The Seagull I

Director: Yury Muravitsky
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Duration: 50 min.

Anton Chekhov wrote a play about a struggling young artist. At the Stanislavsky Electrotheatre, it is staged by three young directors - Yury Muravitsky, Kirill Vytoptov and Yury Kvyatkovsky. All of them are from different schools but are of the same generation. Each of them creates his own version of The Seagull with actors from the Electrotheatre.

​The play's four acts, from the words, "Why do you always wear black?" to "Konstantin Gavrilovich shot himself," are split into three productions, three visions, three manners of deconstructing a text, three versions of the play's events.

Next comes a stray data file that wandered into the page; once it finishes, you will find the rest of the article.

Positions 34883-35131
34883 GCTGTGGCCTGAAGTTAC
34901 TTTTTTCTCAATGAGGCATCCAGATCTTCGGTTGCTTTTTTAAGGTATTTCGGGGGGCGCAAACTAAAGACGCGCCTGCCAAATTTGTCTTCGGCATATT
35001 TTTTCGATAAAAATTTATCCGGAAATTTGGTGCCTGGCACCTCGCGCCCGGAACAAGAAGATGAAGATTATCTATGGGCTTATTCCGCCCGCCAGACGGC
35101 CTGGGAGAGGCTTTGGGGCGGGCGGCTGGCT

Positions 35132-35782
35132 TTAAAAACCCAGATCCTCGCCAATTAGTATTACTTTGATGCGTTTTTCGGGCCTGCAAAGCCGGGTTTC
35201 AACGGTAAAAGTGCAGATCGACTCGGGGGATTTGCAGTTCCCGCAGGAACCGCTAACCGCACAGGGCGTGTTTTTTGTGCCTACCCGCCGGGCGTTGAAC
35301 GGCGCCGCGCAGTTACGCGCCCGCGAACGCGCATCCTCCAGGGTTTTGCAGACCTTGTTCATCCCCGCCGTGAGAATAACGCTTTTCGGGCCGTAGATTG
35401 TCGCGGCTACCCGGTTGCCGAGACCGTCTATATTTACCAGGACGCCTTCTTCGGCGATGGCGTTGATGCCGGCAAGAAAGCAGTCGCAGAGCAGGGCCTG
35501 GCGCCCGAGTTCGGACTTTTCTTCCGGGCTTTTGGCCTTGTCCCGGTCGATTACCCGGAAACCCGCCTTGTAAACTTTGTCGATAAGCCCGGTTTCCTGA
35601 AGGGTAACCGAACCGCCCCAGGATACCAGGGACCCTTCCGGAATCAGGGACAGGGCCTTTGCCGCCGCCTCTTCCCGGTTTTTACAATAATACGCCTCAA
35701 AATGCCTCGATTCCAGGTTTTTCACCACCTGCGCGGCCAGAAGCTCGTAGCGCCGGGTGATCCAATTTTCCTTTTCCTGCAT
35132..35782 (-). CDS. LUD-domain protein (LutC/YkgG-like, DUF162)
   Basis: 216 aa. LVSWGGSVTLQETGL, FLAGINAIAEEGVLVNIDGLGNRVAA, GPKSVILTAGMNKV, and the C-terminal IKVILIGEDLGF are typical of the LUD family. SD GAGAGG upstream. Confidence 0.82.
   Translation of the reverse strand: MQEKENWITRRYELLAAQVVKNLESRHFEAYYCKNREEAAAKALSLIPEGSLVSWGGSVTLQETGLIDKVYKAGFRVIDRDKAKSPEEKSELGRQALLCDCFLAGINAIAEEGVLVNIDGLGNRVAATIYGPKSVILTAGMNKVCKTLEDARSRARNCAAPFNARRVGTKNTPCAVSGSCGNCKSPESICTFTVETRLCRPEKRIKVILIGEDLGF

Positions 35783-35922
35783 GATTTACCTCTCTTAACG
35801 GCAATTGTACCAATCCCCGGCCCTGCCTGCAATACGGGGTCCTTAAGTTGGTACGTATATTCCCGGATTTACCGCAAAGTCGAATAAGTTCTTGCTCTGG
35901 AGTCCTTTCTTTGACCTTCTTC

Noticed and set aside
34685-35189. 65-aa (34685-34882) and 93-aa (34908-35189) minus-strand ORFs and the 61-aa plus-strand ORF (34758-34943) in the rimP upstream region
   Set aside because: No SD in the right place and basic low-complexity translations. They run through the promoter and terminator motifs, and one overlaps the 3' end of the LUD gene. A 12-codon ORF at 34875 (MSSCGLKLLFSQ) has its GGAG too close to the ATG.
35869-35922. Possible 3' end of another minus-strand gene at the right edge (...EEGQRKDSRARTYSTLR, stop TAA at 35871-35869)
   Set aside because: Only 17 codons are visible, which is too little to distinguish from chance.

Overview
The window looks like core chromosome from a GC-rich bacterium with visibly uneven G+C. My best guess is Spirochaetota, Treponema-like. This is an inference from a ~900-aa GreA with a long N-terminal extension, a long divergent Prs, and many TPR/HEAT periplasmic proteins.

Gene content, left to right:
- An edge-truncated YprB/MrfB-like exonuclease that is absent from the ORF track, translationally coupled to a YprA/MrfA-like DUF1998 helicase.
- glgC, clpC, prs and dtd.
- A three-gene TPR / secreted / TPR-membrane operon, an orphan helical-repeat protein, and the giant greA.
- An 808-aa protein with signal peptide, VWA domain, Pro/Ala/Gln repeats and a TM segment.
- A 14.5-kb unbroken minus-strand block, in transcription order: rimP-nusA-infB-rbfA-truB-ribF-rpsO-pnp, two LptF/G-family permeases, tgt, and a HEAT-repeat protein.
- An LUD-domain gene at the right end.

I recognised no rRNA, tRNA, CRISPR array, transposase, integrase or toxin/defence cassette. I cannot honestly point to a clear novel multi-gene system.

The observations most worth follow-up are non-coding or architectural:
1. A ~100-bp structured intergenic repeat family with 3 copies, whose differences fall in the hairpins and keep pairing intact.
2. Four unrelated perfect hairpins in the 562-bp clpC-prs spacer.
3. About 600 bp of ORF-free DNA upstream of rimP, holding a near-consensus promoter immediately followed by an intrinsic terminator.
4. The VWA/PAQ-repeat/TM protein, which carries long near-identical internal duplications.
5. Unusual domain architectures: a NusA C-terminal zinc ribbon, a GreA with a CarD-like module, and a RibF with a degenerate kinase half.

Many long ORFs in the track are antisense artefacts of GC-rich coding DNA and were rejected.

​Muravitsky provides us with a fashion show, in which every character is doomed to wear his or her lines as if they were clothing.

​Kvyatkovsky ​offers us an acting lesson of sorts, where actors' improvisations give rise to new interpretations of Chekhov's heroes and situations. ​ ​

Vytoptov creates a musical night club where the characters of the play meet their doubles from the modern world.

Each of the three directors performs the role of Konstantin Treplev in segments staged by their colleagues.

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